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Adaptive Re-use

The practice has extensive experience in adaptive intervention - giving vibrant and sustainable life to historic buildings.  In Port-au-Prince, Haiti, we restored The Iron Market, a late 19th-century iron structure prefabricated in France which suffered extensive damage in the fire of 2008 and the devastating 2010 earthquake.  The practice led a multi-disciplinary team, including local artisans, to preserve and repair key details, using original materials wherever possible.  Now in daily use, the market is the cornerstone of the city's redevelopment strategy.

 

The transformation of King's Cross Station for Network Rail was a complex, multi-phased project.  The Train Shed and Range buildings were adapted and re-used, the station's previously obscured Grade I listed facade was meticulously restored, and the expressive Western Concourse has become the 'beating heart' of the revitalised station.  Photovoltaic cells along the double 'spine' of the Train Sheds produce 8% of the station's energy requirements.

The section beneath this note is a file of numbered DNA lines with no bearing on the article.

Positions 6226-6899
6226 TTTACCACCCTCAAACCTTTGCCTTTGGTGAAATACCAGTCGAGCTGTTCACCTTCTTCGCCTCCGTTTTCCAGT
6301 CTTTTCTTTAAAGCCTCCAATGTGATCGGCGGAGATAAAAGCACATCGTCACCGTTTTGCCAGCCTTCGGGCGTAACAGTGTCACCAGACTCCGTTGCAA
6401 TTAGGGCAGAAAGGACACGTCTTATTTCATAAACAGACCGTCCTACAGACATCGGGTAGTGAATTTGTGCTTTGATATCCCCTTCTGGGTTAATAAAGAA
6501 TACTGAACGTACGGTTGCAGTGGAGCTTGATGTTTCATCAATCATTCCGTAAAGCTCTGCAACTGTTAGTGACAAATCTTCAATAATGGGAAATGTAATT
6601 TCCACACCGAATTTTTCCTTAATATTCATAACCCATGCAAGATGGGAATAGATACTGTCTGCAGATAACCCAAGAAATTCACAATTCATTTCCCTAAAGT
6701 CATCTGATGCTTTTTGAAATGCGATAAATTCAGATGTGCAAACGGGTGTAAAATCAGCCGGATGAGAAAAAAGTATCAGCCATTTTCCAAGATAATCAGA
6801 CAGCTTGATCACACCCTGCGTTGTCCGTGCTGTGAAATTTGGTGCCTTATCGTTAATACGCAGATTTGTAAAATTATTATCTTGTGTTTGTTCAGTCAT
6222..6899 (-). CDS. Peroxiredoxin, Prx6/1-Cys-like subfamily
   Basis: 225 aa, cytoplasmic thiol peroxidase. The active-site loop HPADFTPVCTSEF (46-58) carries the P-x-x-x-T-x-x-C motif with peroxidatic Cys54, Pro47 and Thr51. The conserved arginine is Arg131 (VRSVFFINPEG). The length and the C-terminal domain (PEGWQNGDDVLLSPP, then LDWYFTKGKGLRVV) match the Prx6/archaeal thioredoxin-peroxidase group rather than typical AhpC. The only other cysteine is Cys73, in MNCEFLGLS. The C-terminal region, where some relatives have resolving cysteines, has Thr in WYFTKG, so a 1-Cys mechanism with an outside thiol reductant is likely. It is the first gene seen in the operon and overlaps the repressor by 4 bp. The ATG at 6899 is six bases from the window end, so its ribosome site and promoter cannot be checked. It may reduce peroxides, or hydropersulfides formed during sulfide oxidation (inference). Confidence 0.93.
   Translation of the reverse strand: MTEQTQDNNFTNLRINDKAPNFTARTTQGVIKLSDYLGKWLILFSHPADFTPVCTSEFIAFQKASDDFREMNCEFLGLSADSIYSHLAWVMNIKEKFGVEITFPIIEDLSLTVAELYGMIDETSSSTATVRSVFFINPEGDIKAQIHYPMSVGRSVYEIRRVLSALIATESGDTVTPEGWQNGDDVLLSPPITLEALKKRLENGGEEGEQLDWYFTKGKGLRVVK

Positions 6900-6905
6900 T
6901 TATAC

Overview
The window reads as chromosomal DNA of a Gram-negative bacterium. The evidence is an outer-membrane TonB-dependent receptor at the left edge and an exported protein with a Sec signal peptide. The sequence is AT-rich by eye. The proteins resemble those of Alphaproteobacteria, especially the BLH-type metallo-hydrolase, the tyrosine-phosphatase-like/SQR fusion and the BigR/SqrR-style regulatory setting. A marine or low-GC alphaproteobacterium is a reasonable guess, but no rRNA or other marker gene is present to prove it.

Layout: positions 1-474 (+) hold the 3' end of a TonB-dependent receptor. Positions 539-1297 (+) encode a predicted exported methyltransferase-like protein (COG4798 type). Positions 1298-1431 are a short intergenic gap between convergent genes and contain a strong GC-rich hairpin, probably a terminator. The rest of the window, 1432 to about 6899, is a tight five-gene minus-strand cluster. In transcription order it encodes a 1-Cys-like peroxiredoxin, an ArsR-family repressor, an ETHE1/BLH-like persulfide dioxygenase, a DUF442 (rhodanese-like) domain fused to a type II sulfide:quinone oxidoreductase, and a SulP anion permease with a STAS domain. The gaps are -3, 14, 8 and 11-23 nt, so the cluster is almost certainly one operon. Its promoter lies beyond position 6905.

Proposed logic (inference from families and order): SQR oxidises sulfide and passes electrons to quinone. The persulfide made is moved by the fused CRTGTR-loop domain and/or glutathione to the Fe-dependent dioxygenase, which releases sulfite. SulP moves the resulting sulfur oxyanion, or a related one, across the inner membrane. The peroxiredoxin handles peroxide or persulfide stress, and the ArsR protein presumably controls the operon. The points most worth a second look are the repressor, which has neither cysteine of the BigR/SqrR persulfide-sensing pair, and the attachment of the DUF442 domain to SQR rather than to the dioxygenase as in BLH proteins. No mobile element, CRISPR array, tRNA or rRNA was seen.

The Stanislavsky Factory won the first RIBA Award ever given to a project in Russia.  The scheme sets a new benchmark for innovative, adaptive re-use of historic buildings in Moscow, linking refurbished historic elements and new interventions.  This mixed-use project consists of 13 buildings including 30,000 sqm of office space and 60 luxury apartments, as well as a hotel and restaurant.  The scheme is a model of sustainability - passive, well designed buildings maximise natural daylight whilst minimising solar gain through landscape, brise soleils and orientation. The practice’s sustainable redevelopment of the 4 ha Bolshevik Factory site – including the first buildings in Moscow to use electric lights – is now nearing completion, involving the imaginative repair and reconfiguration of listed buildings dating from the late 19th century. The 50,000 sqm redevelopment is a successful fusion of working, living and cultural uses.

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